Last year much of my time was taken up with a combination of university studies (part time) and full time work which included the introduction of play based learning into our junior school programme, an reintroduction to the importance of communication with parents (particularly when implementing change) & acting on these communications and discussions, and the completion of tukutuku panels for our school.
This year I have been fortunate enough to gain a scholarship enabling me to study full time and still have my job at the end of it! I embarked on these studies a few days ago in summer school. It has been a challenge. I am a long way from home and from much of the comforting familiarity of home. On the other hand, I am in the same country, speak the same language, am doing some challenging work with some awesome people and did enough work ahead of time to keep my head above water.
The academic work is challenging (more on the work in another post), but my biggest struggle has been finding my identity within this context. Who I am, how I respond to others, habits…all these things have become so obvious as I have been faced with moving into a world where I do not know everybody. The roles I have taken on in my day to day practice back home are magnified. While my core identity has not changed, how I interact has. Rather than being the loud, rambling one who plays the fool to put others at ease, I find myself sitting back and watching. I become frustrated because the power structures and dynamics of those I interact with are not clear to me – I cannot see a role that I need to slide into. Yet I do not think that that is expected here (and perhaps it is not back home either).
As I continue to reflect on power structures and my existence within this society I find myself wondering why. At times I feel my faith completely marginalised by the nature of discussion and what is considered true and valid in today’s institutions. Yet this is not deliberate, nor is the course of research methodologies delving into this – Christianity came up during a colonisation discussion; A discussion on truth and what is fact came up with ‘science is right’ as a passing comment. Nobody said anything when I positioned myself as a Pakeha, small town practising Christian in one discussion. Within this learning environment everyone is accepted, as is their right to be who they are, so it certainly not a slight on any of the others. So indeed, is this questioning not just the nature of the world that we all live in? I thought it would be over since I’ve been through it as a teenager! Aren’t we meant to outgrow that?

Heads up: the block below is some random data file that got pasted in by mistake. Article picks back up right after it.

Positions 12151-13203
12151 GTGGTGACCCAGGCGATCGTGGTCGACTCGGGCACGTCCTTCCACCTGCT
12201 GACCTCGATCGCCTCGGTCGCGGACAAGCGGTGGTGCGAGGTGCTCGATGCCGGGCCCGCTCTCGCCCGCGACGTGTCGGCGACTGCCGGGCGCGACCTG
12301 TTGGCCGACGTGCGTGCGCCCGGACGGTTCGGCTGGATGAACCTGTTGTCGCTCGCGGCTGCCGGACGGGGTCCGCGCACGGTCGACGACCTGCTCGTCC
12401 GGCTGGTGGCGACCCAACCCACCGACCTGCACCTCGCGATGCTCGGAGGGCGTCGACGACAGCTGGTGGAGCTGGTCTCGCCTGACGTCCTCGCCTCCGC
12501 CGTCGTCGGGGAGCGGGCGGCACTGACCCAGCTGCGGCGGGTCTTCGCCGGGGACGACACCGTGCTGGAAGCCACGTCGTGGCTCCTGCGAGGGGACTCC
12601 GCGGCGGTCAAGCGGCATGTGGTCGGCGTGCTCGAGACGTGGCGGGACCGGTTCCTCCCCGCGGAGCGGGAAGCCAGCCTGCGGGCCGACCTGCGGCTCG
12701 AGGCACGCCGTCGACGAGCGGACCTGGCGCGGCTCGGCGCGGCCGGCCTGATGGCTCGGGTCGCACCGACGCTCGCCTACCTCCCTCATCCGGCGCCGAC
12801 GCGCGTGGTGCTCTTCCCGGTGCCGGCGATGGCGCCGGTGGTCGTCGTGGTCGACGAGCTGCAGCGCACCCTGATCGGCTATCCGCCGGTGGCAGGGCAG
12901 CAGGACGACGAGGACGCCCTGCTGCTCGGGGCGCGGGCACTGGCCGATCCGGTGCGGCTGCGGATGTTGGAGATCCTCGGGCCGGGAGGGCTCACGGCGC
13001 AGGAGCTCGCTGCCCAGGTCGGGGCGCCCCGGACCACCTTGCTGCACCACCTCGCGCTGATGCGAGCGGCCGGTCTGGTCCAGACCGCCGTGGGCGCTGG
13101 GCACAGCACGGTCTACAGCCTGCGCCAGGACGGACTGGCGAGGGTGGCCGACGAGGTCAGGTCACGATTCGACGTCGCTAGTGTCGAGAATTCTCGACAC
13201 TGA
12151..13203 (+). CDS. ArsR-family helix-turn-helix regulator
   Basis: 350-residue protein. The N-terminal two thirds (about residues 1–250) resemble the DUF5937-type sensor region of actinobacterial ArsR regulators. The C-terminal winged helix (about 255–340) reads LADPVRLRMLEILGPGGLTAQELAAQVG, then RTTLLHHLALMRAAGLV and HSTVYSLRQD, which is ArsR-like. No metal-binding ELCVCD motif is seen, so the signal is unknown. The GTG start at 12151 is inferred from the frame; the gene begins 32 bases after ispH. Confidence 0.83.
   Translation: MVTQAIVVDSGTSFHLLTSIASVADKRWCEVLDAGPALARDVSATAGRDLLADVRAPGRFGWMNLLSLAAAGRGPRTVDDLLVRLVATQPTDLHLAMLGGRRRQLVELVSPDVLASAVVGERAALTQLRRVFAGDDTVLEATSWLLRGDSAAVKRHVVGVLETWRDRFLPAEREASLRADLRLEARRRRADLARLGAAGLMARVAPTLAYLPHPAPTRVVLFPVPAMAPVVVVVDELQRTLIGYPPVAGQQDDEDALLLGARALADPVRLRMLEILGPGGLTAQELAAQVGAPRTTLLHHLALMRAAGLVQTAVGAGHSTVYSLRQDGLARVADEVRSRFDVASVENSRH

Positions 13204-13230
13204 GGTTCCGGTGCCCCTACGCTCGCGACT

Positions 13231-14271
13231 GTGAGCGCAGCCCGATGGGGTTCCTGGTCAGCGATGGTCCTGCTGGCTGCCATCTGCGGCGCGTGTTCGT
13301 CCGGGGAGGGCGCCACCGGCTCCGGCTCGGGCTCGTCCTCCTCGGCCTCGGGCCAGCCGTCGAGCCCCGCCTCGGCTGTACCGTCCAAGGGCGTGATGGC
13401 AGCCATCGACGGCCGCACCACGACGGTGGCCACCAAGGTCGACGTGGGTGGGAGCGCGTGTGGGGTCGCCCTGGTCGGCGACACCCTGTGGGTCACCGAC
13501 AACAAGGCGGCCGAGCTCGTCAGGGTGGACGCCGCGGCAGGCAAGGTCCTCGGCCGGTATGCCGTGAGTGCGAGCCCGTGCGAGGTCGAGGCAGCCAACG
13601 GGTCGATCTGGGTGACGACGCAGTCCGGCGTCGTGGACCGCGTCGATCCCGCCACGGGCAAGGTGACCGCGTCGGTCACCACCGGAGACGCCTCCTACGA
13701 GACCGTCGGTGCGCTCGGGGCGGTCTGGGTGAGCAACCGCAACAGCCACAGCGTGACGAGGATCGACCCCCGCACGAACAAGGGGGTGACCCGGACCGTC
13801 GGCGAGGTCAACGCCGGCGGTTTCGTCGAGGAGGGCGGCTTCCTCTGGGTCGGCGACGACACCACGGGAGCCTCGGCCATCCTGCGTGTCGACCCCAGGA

This discomfort and level of challenge is a great opportunity for me simply because I have to learn, I have to move well outside my comfort zone and I have to experience what it must be like (in part) to not simply live as one of the dominant groups (even though I really am a part of that group in general). If this is what it is like to be marginalised for a few moments at a time by well meaning people having an honest and hearty discussion, what must it be like to exist outside of the dominant groups – as a minority in which this is a daily occurrence?
For me this year is not just about academics, but about growth and n opportunity to face some of my greatest challenges – interacting with people in an unfamiliar context and having to question the core of my being. Some of this is a necessity, other aspects just an outcome of the nature of university which seeks to get you to see through different eyes as you learn.
I had intended to detail this learning in this post, but it would appear that I had concepts that needed exploring. I look forward to returning in another post to detail some of this learning which has implications for teaching inquiry.
I wil leave you with two questions from class the other day…
What is truth? What is fact?